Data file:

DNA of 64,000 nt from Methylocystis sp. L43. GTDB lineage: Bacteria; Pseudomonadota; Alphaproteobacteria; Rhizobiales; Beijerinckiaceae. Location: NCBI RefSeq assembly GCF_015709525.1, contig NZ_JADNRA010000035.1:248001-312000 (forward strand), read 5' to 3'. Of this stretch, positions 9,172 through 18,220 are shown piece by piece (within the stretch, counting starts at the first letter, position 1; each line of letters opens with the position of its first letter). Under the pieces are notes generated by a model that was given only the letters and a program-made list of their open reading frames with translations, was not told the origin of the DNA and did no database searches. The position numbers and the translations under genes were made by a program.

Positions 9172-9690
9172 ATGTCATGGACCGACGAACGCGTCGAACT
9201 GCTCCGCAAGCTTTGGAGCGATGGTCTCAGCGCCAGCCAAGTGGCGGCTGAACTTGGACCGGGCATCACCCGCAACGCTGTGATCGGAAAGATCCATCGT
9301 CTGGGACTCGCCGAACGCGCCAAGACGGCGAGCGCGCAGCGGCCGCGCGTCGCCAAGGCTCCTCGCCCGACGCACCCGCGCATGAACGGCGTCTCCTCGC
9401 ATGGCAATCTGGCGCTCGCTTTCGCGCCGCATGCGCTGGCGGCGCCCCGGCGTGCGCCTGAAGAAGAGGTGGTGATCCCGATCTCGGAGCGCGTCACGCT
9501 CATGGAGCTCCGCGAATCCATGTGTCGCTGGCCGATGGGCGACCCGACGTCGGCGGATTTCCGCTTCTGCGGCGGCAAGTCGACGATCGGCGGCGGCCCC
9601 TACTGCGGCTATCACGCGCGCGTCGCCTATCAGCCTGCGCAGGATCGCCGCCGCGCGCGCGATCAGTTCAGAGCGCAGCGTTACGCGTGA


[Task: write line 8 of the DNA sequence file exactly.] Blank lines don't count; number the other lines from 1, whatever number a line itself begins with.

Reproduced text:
9601 TACTGCGGCTATCACGCGCGCGTCGCCTATCAGCCTGCGCAGGATCGCCGCCGCGCGCGCGATCAGTTCAGAGCGCAGCGTTACGCGTGA